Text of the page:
Dyslexia Facts

    • Dyslexia affects 1 in 5 students in Ontario, and up to 20% of the population as a whole. This means that in any class, there could be 4 or 5 students struggling to learn to read because of dyslexia.
    • Students with dyslexia can be identified as early as age 5½ with 92% accuracy.
    • Children with dyslexia can learn to read if they are identified early and are provided with a structured literacy approach to reading that is evidence-based, explicit, sequential and cumulative and includes an emphasis on phonemic awareness, decoding, fluency and comprehension tailored to individual student needs.
    • LD is the largest exceptionality category in Ontario’s schools. Dyslexia is specifically referred to under the Learning Disability Exceptionality Category 4 yet few children with dyslexia receive the early identification and intervention that they require.
    • In 2015, approximately 44,000 children were waiting to be assessed or receive services for a Learning Disability (LD) in our province. It is common for schools to delay assessment for children who struggle to learn to read until Grade 3 and often later. This “wait and see” approach causes the child to fall further behind and leads to serious social & emotional struggles for a child with dyslexia.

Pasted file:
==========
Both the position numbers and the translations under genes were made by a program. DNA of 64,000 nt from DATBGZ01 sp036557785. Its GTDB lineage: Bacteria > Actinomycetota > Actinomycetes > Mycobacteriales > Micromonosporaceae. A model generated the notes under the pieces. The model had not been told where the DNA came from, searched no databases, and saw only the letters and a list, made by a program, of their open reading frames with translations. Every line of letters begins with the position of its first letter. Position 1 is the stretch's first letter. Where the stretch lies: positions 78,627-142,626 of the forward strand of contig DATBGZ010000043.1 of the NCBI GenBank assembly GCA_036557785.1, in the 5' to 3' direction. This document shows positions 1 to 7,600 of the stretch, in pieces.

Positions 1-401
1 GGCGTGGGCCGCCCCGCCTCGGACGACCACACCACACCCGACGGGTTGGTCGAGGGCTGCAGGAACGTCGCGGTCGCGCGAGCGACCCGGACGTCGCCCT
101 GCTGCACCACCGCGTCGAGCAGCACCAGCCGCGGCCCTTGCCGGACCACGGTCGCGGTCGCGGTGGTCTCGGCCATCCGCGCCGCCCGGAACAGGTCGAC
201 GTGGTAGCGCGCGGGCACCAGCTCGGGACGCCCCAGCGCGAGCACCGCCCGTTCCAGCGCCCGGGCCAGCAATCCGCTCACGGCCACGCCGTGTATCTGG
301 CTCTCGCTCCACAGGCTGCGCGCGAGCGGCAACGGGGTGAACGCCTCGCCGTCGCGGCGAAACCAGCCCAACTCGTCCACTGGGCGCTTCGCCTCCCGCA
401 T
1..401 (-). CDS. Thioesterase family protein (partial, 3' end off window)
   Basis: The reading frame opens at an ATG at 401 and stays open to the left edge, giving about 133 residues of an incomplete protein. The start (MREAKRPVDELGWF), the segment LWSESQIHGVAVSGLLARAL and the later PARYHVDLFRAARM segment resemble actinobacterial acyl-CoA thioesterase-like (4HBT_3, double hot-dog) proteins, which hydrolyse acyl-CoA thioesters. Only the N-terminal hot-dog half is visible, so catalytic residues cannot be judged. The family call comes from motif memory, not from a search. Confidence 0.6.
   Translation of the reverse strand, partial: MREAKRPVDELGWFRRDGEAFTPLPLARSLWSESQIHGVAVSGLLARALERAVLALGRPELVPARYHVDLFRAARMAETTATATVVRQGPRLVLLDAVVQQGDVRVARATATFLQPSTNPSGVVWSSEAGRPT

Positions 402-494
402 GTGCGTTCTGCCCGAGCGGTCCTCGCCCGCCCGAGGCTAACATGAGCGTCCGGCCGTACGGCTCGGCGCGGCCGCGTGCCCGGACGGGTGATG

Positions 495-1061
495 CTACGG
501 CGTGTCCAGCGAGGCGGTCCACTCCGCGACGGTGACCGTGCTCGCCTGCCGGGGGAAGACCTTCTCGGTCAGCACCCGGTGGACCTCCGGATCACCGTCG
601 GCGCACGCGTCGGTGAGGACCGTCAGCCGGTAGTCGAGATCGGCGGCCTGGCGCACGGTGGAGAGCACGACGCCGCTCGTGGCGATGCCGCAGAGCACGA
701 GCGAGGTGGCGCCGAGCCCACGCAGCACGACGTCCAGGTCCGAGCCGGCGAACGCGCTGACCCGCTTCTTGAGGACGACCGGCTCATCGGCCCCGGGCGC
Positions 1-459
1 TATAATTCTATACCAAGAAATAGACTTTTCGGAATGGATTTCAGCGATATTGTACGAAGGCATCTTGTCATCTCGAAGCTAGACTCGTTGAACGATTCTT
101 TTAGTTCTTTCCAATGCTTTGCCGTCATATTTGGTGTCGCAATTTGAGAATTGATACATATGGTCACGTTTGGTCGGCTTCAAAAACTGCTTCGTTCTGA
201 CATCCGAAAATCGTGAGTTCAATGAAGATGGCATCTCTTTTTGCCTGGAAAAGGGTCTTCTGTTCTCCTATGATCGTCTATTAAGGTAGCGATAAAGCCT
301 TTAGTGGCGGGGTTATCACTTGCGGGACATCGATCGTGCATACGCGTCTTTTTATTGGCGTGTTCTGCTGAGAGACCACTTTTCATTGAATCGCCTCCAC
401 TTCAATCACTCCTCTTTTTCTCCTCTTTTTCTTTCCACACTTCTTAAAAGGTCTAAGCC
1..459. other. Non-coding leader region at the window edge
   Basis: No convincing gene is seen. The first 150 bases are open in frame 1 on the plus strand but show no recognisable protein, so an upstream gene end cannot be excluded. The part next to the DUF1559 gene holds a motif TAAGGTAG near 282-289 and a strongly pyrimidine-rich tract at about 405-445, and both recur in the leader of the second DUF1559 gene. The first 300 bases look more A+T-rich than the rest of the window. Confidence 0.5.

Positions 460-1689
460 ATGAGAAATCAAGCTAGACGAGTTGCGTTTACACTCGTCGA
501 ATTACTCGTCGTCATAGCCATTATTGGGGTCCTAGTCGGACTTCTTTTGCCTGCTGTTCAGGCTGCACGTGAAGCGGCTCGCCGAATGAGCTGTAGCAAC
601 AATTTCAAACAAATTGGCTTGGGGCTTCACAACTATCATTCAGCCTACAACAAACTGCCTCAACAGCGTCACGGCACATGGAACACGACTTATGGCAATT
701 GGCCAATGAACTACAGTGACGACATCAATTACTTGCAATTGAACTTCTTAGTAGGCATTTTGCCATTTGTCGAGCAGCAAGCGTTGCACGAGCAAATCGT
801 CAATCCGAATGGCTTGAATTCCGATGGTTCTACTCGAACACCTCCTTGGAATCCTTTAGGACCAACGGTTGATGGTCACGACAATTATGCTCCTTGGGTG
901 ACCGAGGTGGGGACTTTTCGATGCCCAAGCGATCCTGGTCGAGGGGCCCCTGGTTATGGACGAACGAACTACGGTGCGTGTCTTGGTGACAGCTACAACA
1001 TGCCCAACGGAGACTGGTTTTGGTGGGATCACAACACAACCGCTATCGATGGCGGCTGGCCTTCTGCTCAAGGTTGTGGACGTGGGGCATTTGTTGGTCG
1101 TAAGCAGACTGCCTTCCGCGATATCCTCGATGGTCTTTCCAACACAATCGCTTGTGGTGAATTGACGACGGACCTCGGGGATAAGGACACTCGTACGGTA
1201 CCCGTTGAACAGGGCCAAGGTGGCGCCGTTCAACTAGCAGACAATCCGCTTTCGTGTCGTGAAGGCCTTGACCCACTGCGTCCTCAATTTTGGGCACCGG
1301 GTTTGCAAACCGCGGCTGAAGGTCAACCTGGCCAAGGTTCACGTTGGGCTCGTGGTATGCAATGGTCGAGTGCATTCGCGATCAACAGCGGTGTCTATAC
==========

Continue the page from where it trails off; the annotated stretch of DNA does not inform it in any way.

• It is estimated that 40% of students with LD, including many with dyslexia, experience mental health issues including anxiety and depression.
    • Statistics Canada research indicates that people with “learning limitations,” including dyslexia, experience under-employment and unemployment at a much higher rates.
    • Research from the Literacy and Policing Project indicates that 65% of our incarcerated population in Canada reads at less than a grade 8 level of literacy. International research indicates that a large majority of people who are incarcerated are dyslexic.
    • We know that teachers want to help all children learn to read. However, in the province of Ontario, colleges of education are not providing teachers with the depth of knowledge and skills necessary to allow them to effectively identify and to teach a child with dyslexia to read.
    • Children with dyslexia often possess average to above average intelligence, and some children with dyslexia are also identified as gifted (considered Twice Exceptional/2E). A study by Cass Business School identified that 30% of highly successful entrepreneurs are dyslexic. The Dyslexic Advantage identifies that along with weaknesses that traditionally define dyslexia, students with dyslexia exhibit superior skills in a number of other areas.
    • Children and adults with dyslexia may also be diagnosed with ADHD and Central Auditory Processing Disorder (CAPD), at a higher rate than in the general population.